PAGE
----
Furthest Right

Hologram Joe and the Unreliable Narrator

While the World Economic Forum advances the Fourth Industrial Revolution by advertising Chinese 5G masts and city-wide broadband to educate the poor, politicians contemplate using holograms instead of body doubles to keep tension going between characters and readers.

One example is from the Joe Biden team asking how big the hologram should be:

Big Biden would need to be around 1,000 miles tall for folks in Maine.

If that is not strange enough, France , Turkey and India are already leaving America in the dust:

French politician Jean-Luc Melenchon appeared in seven places at once this week as a “holographic” projection.

The presidential candidate made use of the Victorian Pepper’s Ghost illusion to deliver his campaign speech.

Indian PM Narendra Modi and Turkish President Recep Tayyip Erdogan have previously used this kind of technology.

But after Joe Biden’s absence from the public stage, it was suggested that “maybe a Biden hologram can handle his public speeches.”

It is easy to see that Hologram Joe presents tremendous opportunities to control the public square.

In the past, a President would consult a think-tank like the Council on Foreign Relations or Military Strategy  before having important talks with the Chinese:

US military actions with regard to China must meet ambiguity with flexibility, suspicion with openness, and “defensive” belligerence with obvious resolve. Such undertakings start with as complete understanding as possible of the different historical, political and sociological engines that are more often than not critical components of Chinese security strategies.

Perhaps of greatest importance when faced with issues regarding Chinese defense strategies is developing the art of patience and taking a longer view. It’s wise to remember that the Chinese word for crisis (wei ji) can be translated as a dangerous moment in time; crises can often be defused when adjusting one’s time scale from moments to a longer frame of reference. Recently, Taiwan’s President Chen Shui-bian replied to a question regarding a timeframe for unification thusly, “thirty years is just a proposed time frame…we could delay it to 50 or 100 years. Why not?”

It is also easy to recognise above wisdom so easily available to an American President, yet his team sparked ill-tempered talks on unrelated issues:

The US pledged to raise contentious issues such as Beijing’s treatment of Uighur Muslims in Xinjiang.

This raises the question on who the scriptwriters for the hologram are, and what their intentions are. Basically, a scriptwriter wants to control the narrator, characters, and readers for the story’s benefit. This benefit is of course aimed at pleasing the sponsor of the story. One of the best ways the scriptwriter can achieve this is by creating tension. One can imagine that a scriptwriter for the most powerful “character” in the world, will have to be quite special:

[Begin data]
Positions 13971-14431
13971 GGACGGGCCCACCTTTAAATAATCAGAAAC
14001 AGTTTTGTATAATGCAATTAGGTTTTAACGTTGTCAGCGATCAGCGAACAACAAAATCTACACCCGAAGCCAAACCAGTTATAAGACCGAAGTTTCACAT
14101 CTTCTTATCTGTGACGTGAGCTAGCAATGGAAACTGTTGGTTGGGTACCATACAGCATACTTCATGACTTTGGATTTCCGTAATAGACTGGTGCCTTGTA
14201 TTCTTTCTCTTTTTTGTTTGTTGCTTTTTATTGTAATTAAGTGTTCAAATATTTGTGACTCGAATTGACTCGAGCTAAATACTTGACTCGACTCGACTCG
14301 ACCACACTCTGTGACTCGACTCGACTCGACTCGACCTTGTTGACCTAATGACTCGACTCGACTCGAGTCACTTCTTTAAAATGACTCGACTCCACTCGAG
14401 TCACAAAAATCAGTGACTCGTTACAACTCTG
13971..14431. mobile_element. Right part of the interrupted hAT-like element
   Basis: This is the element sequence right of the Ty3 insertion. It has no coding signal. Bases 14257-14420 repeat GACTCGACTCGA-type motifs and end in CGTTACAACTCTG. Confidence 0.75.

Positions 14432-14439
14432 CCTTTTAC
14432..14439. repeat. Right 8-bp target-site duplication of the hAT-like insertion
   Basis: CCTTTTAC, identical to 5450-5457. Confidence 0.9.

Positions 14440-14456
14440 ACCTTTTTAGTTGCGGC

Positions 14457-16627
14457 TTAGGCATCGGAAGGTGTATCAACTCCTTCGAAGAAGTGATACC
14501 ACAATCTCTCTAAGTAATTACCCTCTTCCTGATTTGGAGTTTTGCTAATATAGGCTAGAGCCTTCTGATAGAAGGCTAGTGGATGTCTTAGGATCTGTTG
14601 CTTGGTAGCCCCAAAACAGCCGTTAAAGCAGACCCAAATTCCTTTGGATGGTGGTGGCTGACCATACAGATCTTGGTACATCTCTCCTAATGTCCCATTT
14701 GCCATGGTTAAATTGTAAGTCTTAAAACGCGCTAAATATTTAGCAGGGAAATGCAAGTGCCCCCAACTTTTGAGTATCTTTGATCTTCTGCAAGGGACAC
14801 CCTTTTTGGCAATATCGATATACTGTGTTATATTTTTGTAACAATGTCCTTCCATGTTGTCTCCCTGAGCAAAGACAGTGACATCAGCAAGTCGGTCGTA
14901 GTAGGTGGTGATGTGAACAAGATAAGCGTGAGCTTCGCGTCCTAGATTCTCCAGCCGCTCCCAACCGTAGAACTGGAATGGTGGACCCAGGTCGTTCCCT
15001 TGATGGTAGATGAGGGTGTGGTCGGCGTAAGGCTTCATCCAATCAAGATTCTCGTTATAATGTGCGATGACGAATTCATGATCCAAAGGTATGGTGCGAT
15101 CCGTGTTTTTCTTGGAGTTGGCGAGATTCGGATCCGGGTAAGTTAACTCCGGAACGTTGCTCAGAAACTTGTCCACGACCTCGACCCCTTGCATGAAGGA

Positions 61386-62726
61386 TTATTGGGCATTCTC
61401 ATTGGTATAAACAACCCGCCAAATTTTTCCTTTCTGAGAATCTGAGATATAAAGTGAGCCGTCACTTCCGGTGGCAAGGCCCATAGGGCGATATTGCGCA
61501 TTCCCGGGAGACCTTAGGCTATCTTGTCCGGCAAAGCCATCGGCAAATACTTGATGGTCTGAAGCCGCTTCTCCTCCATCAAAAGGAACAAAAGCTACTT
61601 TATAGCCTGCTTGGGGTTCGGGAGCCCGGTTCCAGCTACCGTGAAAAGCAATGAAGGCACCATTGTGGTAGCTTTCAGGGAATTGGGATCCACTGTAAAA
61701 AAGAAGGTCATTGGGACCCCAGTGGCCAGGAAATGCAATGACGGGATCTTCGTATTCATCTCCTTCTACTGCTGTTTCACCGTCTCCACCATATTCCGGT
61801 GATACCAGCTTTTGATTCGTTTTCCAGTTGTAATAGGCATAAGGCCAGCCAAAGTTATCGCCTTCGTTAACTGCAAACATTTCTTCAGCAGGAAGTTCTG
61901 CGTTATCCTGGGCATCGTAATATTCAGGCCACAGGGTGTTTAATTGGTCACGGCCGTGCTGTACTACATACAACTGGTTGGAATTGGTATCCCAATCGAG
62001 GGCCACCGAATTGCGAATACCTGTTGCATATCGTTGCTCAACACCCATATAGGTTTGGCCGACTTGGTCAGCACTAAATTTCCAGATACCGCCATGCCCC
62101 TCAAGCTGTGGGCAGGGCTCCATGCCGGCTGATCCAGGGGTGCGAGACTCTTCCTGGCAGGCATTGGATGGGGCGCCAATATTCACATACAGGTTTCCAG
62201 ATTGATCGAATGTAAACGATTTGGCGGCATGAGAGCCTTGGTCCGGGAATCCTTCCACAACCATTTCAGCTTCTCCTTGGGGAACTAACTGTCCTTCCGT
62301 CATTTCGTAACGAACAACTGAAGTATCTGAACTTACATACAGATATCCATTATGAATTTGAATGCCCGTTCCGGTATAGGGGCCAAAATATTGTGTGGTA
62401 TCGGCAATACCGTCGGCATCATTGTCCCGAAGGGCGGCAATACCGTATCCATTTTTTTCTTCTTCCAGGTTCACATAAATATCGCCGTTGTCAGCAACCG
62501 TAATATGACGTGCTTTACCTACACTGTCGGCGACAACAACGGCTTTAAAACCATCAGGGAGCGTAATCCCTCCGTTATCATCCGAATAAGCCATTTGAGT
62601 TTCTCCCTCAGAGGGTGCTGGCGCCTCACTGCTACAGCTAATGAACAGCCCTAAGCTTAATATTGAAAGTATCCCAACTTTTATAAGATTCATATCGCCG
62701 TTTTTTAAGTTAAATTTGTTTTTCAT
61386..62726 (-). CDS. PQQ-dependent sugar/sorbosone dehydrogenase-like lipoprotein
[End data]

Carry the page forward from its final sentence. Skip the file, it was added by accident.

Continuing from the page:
This one won’t apply to every story, but for those of you using an unreliable narrator, you can develop a sense of tension and conflict between the narrator and the reader. Can I trust this narrator? Why don’t things add up? Who can I trust in this story?

With the unreliable narrator, the reader becomes part of the story.

It takes a special type of cunning to write as an unreliable narrator who must fool the reader (initially) while leaving a trail of breadcrumbs that are apparent in hindsight.

The unreliable narrator(s) in Hologram Joe’s story are the various media outlets competing with each other’s opinion, but always talking about the same characters used in the story.  The readers in the public square are therefor provided with options they can choose, creating the illusion that those are the only options. 

Psychologically, readers will intuitively want to fall into this trap because they are addicted to Hollywood-style tension anyway. In this way Hologram Joe will kidnap his audience who will soon unite with him in Stockholm Syndrome style.

It is easy to identify how the scriptwriter attempts to create tension in his story. For example, he would use flashbacks, where Biden talked about chatting to Putin in his office during his last visit to Russia. Then he shortens his sentences and his words such as “You are a killer,” followed by making the reader wonder such as “you don’t have a soul” and “I don’t need you now, only after the election.”

During Chinese talks for example, one can build up tension by giving the reader more information than what the protagonist gets. The reader was given information about the (Human Rights) plight of Uighurs while no trade information was provided to Chinese representatives. This caused them (and the Reader) to increase tension thereby roping them all into the story.

The entire story is fake, but not only that, it is dangerously fake because it increases geopolitical tension for Europe and therefore should be more appropriately described as toxic.

It is best to ignore it or laugh it out of town. Or, if somebody is clever enough, make copies with conflictingly tensioned stories. After all, it is all in the broadband these days.

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